gcc main.o object1.o ... object2.o -lA -lB -o App

NOTE: Pay attention to the fact that although A depends on B, still A goes before B. As a conclusion, the most independent artifact should be linked the last one. Sure that's counterintuitive in some sense, but try to treat it in the same way as the const qualifier is applied in C++. :)

share|improve this answer
    
Seems like that before this linking-behaviour change linked above, it didn't matter in my case (apart from being incorrect), but now the linker got more pedantic and it does matter. Thank you so much :-) – Ela782 Apr 12 '13 at 16:31
    
@Ela782: But probably there is a better solution. Build system like CMake is all about abstracting away from the compiler and platform. Therefore, in general, it is discouraged to modify CMakeLists to fit a particular compiler. It's better to add target_link_libraries(MyLib ${OpenCV_LIBS}) into CMakeLists corresponding to MyLib. This way you not only explicitly define dependencies of your artifacts, which is very good for readability, but you also employ the dependency tracking system of CMake. In other words, let CMake to handle link order for you by cleverly helping it to do so. – Alexander Shukaev Apr 12 '13 at 16:43
    
Okay, but I always thought that what you propose is bad practice, and good practice is to only let the application do the final linking. Is that not true anymore or was it ever? I informed myself about a year ago and I read that recommendation on several homepages (also on SO I suppose). – Ela782 Apr 13 '13 at 1:26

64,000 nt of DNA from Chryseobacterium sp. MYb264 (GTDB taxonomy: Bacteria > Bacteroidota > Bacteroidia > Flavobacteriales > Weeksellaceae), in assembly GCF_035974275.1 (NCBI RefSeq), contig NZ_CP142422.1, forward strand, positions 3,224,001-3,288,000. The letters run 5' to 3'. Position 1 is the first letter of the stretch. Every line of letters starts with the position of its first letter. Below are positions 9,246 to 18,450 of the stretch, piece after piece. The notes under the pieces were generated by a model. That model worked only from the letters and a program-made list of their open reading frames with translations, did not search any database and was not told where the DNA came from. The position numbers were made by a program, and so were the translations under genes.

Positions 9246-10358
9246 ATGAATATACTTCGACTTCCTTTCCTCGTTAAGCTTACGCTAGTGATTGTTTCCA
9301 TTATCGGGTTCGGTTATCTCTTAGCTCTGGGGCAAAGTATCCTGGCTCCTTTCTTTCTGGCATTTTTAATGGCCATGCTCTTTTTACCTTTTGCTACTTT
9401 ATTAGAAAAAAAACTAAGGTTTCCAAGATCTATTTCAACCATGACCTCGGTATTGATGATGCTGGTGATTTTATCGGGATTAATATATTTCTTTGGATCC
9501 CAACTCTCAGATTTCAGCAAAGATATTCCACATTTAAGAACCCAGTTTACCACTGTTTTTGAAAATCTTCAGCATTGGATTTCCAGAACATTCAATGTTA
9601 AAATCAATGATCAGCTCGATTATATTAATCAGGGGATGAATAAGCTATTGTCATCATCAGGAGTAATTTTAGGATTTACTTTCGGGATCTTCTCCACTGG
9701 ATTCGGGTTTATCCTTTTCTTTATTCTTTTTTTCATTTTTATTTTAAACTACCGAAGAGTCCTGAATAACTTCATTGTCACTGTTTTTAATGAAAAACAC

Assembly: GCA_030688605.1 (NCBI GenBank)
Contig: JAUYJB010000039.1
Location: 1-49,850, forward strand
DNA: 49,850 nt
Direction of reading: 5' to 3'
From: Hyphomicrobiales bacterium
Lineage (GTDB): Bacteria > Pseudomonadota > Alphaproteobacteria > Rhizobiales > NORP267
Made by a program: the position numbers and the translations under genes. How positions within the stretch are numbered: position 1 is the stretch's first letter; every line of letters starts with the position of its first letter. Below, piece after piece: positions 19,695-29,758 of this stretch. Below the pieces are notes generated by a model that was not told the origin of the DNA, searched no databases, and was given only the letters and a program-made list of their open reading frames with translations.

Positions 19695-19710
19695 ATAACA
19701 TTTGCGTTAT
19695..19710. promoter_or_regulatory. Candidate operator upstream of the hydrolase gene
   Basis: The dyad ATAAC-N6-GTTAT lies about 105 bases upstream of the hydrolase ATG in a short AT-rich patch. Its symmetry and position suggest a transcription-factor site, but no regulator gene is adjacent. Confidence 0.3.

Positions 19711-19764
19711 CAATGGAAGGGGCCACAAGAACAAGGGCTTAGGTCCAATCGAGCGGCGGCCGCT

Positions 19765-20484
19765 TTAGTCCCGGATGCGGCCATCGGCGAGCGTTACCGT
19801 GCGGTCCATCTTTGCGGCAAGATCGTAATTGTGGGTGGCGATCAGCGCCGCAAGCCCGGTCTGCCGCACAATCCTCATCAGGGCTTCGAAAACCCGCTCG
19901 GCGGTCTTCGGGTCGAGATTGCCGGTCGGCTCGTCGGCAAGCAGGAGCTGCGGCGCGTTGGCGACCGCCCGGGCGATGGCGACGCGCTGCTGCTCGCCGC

The linkage will still be final. What I propose is actually a higher-level technique since you are using CMake. So this is not about linking multiple times, but rather about instructing CMake on how the dependency graph looks like, so that the final linkage is done in the right order. Moreover, you cannot break anything this way or introduce redundant linking because static libraries depending on each other are linked together only when they are linked into a final executable or dynamic library and never before, i.e. they are just archives of *.o files. – Alexander Shukaev Apr 13 '13 at 12:59

Does OpenCV_LIBS contains -lopencv_imgproc? If not, try to add manually -lopencv_imgproc the link command line (run make V=1) If it works added it to TARGET_LINK

share|improve this answer
    
Yes of course it contains it, here's the full command of the linking of the app that fails: /usr/bin/c++ -std=c++11 -O3 -DNDEBUG CMakeFiles/myApp.dir/myApp.cpp.o -o myApp -L/home/user/MCR/v81/bin/glnxa64 -rdynamic -lboost_program_options-mt -lmx -lmat -lopencv_gpu -lopencv_contrib -lopencv_legacy -lopencv_objdetect -lopencv_calib3d -lopencv_features2d -lopencv_video -lopencv_highgui -lopencv_ml -lopencv_imgproc -lopencv_flann -lopencv_core ../MyLib/MyLib.a -Wl,-rpath,/home/user/MCR/v81/bin/glnxa64 – Ela782 Apr 12 '13 at 15:04
    
Thanks I had the same problem and that include fixed it! – Saeid Yazdani Jan 1 at 20:25